Suit Filed by Virginia AG Herring – Citizens’ Rights to Protect Our Waters at Stake
On July 21, 2020, Virginia Attorney General Mark Herring announced he was suing the U.S. Environmental Protection Agency (EPA) over an attack on Clean Water Act protections. President Trump’s EPA recently changed a rule governing states’ powers to protect our waters and communities and this suit is an important action on behalf of all Virginians to defend our rights.
Federally-licensed projects that may discharge pollution to our streams cannot be built until a state issues a “water quality certification,” using authority from section 401 of the Clean Water Act. The law gives states the power to veto a proposal or demand major changes, if they believe their standards could be violated. States that used this power in recent years angered corporations and their defenders in government, because citizens were able to stop destructive gas pipeline projects.
Virginia’s actions under Section 401 of the Clean Water Act became major issues in the fights against the Atlantic Coast Pipeline (ACP) and Mountain Valley Pipeline (MVP). Wild Virginia and our allies strongly opposed the State Water Control Board’s issuance of certifications in 2017. We argued that the pipelines would violate water quality standards but our warnings were dismissed by the Department of Environmental Quality (DEQ) and ignored by the majority of Water Board members. Now, damages caused by MVP have proven we were right.
The flaws in Virginia’s use of section 401 that were revealed during the pipeline battles make us even more resolute to fix those problems. We continue to insist that Virginia use its full authority under this part of the Clean Water Act. But to ensure that this is possible, we must fight any attempt to weaken this authority, so state governments and the people they are to represent can defend their interests.
The recent changes violate a basic principle Congress honored when it adopted the Act in 1972 – that states would retain the authority they had always possessed, to reject federally actions that would harm their waterbodies and their people.
The Current Fight
Last year, when the administration proposed changes designed to narrow the public’s right to use 401 certifications, Wild Virginia and our members urged the Attorney General to take action. In October of 2019, we called on Mr. Herring to file comments objecting to the proposed regulatory changes and he joined a coalition of states in pointing out that the amendments violate the law.
The EPA ignored those objections from state officials and the public’s comments and finalized the rule so, in June, we again asked the Attorney General to step up – to follow through on the objections he’d previously expressed. And again, Mr. Herring has now acted, joining Attorneys General from across the country in a strong court challenge.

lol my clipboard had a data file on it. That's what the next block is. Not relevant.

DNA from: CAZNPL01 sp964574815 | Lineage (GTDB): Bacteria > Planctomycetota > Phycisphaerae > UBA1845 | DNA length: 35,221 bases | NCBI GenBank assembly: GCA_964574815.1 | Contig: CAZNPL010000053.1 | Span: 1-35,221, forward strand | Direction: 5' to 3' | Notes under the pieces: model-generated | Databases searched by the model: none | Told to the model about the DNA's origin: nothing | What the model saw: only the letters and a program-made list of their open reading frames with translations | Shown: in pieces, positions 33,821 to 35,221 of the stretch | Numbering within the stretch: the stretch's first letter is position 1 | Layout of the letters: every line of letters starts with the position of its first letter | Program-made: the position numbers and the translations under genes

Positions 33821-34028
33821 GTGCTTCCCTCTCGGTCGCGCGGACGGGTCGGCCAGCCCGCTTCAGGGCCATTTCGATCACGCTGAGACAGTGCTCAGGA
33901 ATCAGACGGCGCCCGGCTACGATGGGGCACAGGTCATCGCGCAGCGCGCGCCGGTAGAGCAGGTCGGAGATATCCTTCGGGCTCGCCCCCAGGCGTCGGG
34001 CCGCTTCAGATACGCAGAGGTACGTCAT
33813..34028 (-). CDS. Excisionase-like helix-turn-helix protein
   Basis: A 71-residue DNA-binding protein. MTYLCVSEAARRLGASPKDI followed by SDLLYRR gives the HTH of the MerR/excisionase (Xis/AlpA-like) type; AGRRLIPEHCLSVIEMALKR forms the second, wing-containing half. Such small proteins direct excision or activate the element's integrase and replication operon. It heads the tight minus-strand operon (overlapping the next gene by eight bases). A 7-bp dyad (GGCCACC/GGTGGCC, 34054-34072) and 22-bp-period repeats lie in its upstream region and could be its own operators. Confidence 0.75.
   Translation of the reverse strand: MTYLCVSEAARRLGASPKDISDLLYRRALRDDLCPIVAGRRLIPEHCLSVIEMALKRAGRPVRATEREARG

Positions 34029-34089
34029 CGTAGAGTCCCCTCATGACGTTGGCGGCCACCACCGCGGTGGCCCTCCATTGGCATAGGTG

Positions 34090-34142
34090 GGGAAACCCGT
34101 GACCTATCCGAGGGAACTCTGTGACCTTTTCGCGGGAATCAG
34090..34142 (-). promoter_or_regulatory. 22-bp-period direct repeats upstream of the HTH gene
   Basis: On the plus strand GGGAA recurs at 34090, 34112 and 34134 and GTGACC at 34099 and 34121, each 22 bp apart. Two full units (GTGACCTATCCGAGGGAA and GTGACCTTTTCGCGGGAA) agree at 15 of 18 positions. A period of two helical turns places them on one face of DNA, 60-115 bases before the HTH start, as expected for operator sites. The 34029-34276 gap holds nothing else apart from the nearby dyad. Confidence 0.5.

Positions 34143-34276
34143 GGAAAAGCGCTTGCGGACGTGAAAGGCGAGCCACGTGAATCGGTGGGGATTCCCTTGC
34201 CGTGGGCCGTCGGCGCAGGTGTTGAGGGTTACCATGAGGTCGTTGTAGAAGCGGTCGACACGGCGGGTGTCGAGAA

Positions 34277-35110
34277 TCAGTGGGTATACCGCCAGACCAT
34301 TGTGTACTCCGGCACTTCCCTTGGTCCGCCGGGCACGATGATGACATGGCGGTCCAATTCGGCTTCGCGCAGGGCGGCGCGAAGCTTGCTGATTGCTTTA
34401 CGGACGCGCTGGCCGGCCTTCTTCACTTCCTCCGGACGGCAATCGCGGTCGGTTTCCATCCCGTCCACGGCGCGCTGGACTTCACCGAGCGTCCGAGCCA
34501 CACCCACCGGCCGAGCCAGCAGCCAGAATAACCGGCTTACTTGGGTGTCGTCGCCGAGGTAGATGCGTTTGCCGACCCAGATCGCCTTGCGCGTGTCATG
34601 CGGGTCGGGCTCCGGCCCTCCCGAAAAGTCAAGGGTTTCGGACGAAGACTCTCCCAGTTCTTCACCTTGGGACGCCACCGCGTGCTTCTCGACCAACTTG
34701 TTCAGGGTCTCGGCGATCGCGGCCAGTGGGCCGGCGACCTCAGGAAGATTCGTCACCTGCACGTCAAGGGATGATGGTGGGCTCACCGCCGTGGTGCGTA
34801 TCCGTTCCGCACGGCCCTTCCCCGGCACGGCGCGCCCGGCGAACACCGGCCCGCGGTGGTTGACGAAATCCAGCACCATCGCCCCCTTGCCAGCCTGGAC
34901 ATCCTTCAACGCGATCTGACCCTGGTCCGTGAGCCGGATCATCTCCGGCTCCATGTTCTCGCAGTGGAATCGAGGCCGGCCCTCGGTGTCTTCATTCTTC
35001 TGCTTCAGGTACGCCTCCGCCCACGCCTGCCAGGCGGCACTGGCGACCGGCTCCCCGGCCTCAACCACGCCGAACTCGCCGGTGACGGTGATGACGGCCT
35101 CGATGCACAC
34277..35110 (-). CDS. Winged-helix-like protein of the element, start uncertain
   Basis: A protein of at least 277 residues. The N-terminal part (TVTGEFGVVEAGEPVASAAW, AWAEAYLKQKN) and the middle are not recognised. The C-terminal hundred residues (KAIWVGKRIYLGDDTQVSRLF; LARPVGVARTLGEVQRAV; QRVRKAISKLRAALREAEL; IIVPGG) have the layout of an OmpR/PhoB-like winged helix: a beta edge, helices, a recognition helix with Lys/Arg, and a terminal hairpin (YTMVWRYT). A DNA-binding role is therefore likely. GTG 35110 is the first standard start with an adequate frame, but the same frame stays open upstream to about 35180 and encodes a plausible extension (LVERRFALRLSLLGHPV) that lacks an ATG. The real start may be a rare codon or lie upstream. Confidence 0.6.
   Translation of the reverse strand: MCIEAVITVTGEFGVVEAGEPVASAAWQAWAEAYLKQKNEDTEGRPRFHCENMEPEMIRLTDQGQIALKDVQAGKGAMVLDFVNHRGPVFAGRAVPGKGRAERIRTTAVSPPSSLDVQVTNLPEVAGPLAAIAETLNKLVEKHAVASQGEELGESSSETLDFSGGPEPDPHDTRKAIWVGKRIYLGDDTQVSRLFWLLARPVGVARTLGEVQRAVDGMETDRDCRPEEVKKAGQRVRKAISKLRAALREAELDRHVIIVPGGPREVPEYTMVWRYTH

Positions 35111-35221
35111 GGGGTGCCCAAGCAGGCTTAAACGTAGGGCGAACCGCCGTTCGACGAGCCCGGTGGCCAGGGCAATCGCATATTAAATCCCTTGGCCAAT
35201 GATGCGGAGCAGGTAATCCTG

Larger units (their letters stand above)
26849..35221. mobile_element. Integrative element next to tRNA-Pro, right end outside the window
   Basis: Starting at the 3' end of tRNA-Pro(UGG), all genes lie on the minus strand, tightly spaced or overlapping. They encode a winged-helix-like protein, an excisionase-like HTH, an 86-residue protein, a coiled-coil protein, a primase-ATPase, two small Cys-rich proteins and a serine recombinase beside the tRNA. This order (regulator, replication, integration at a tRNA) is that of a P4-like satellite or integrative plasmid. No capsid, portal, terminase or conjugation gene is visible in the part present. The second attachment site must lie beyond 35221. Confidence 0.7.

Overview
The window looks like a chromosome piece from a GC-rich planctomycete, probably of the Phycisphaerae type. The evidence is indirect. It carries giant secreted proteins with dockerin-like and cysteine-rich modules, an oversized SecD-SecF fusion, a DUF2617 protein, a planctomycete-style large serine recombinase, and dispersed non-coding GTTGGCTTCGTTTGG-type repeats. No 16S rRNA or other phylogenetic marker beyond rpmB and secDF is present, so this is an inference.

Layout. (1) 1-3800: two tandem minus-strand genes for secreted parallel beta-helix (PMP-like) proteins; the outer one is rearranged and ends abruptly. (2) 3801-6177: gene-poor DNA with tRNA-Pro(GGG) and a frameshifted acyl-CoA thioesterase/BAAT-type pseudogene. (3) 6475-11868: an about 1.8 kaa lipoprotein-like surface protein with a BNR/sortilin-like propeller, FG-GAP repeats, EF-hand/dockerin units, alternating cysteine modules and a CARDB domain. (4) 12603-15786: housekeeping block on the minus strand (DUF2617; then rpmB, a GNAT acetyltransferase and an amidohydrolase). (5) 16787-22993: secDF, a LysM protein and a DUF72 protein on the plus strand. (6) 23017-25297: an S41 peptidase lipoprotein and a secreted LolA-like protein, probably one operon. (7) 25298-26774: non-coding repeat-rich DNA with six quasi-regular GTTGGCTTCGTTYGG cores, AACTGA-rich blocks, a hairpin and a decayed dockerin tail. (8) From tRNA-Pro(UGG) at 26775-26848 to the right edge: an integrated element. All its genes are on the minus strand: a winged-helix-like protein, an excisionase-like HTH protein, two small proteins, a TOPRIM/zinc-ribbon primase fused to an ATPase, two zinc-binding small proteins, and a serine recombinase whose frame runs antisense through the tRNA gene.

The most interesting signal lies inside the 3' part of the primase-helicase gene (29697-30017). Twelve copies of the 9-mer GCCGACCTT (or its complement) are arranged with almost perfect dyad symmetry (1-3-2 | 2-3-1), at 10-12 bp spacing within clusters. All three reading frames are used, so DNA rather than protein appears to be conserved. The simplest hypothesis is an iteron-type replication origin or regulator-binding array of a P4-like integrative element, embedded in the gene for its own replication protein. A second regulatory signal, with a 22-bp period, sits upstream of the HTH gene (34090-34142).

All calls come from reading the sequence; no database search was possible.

In doing so, he stated:
“Virginia has the right and responsibility to review proposed projects to ensure they will not harm our environment and dirty our waters…The Trump Administration’s rule unlawfully restricts the ability of states like Virginia to even review, let alone impose important conditions and environmental protections, on projects that could cause harm to the Commonwealth’s lakes, rivers, and streams. We will defend our waters and our rights against this unlawful rule.”
According to David Sligh, Wild Virginia’s Conservation Director, “It was extremely important for states to take a lead in challenging this damaging rule through the lawsuit.” He said, “Because state governments have the duty and authority to carry out these provisions, they are particularly well positioned to bring a strong challenge.”
“We do not hesitate to tell government officials what we expect of them, said Sligh, “or to criticize them when we think they’re wrong. But it is also important that we acknowledge and support positive action by these same officials, and we think that’s appropriate in this case. We intend to keep insisting that Virginia use all of its authority to protect our waters, from pipelines and other threats, and we all need to do what we can to preserve and strengthen that authority whenever we have the chance.”
Many of you joined our calls for action in this case and we know that the Attorney General heard your voices. Please continue to follow us and to respond to alerts calling for action to protect our waters, and other related issues. We try hard to educate the public and help you respond effectively.
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